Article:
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A geometric home from the future

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If you have to stop and look at a building while walking past it, the architect has done their job. So who could ever argue that Korean firm Iroje KHM weren’t pulling their professional weight? They have been behind some utterly irresistible designs, and perhaps none more so than Hwa Hun, a family home in Seoul.

This stunning building bears many of the most instantly recognisable hallmarks of cutting-edge Korean design: a dedication to straight lines and (often mind-bendingly complex) geometry; a futuristic edge; a faithfulness to simple colour schemes and clutter-free interiors.

But while many contemporary pieces of Korean architecture may share some or all of those features, they manifest themselves differently when reinterpreted by various architects. No-one could look at Hwa Hun and believe that the architects had simply been blindly following some pre-existing model for design success.

And why not? Because it looks like a spaceship, that’s why.

​Points of light

Hwa Hun is a distinctly pointy building, with acute angles forming the geometric basis for the entire design. Seen from the outside by night, with its triangular windows brightly illuminated, it seems utterly unearthly. It certainly doesn’t seem like a house, and it might take a fair bit of inspection to work out that in fact that is exactly what it is.

​Bigger windows

If you were wondering how those little windows provide sufficient light for the building, this is the answer. Rather like a doughnut, Hwa Hun is built around a central courtyard that contains hte outdoor spaces. It is on the walls that face this courtyard, rather than the ones that face the street that the main windows are located. But here, too, the triangle remains the key shape.

​A wood-burning fireplace

Inside, the traditional association of a wood-burning fireplace are negated by the futuristic design of the surrounding space and the fireplace itself.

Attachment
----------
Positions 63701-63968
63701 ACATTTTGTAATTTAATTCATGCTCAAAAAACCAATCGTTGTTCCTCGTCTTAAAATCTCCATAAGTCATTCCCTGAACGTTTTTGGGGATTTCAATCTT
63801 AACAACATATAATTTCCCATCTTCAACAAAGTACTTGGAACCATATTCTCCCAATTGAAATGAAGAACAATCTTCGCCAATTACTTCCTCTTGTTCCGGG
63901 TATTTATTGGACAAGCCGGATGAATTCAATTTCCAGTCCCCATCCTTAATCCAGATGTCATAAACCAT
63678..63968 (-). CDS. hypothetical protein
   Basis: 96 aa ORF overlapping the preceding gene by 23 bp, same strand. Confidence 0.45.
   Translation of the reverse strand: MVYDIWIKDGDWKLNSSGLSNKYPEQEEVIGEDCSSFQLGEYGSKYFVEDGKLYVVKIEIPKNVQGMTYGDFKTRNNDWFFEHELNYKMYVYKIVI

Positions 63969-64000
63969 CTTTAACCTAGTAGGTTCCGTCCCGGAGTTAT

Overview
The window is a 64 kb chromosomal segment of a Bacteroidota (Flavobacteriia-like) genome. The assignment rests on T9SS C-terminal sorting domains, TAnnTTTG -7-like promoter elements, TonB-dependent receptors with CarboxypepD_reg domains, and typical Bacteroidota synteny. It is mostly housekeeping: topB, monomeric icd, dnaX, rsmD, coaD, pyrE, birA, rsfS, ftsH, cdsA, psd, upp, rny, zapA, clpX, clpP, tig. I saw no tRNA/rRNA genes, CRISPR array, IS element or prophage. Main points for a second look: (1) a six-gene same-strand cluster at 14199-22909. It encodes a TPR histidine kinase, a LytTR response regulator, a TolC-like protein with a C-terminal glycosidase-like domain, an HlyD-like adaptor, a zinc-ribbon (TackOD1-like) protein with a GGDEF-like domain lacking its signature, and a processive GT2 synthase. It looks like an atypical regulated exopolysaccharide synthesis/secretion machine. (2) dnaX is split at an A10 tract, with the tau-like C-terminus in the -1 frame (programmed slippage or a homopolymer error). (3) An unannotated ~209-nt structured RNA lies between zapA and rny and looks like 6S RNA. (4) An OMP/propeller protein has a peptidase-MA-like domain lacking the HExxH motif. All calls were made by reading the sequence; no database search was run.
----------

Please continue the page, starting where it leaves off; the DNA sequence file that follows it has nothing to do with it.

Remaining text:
An island with a difference

Out in the multi-level garden space, there’s a great spot to eat on this island in the middle of an asymmetrical jagged pond.

​The shapes speak for themselves

No additional decoration is needed here; cement walls, some of them painted white, and seemingly unfinished floors are just what’s needed to avoid distraction from the incredible geometry of the space.

​An architect’s delight

Staircases are, of course, a real treat for any architect who delights in working creatively with angles. It’s no surprise, then, that Hwa Hun is full of the things, and no two are alike.

​Two birds with one stone

The master bedroom is as sparsely furnished as the other areas of the house, but indulgence comes in the form of this bath tub set into the floor.

​Different lines

In the kitchen, the triangle remains king. Here, however, we do also see some of the only wobbly lines in the entire building, in the form of the squiggly red cable that suspend the lamps.

​A veritable landmark

It would take a real effort for anyone who lives in the vicinity of Hwa Hun to get lost, considering that its striking form is visible from far and wide.

​Green living

This incredible view reveals just how much outdoor space there is concealed within Hwa Hun’s walls. And this concludes our tour of this astonishing building. Whether you're a fan of futuristic architecture or not, you can't fail to be impressed by the elegant audacity of this creation.

Looking for more angular design? This concrete house in Japan is another geometric wonder worth exploring.

What do you think of this incredible building? Love or hate? Share your thoughts with us!
 Houses by Casas inHAUS

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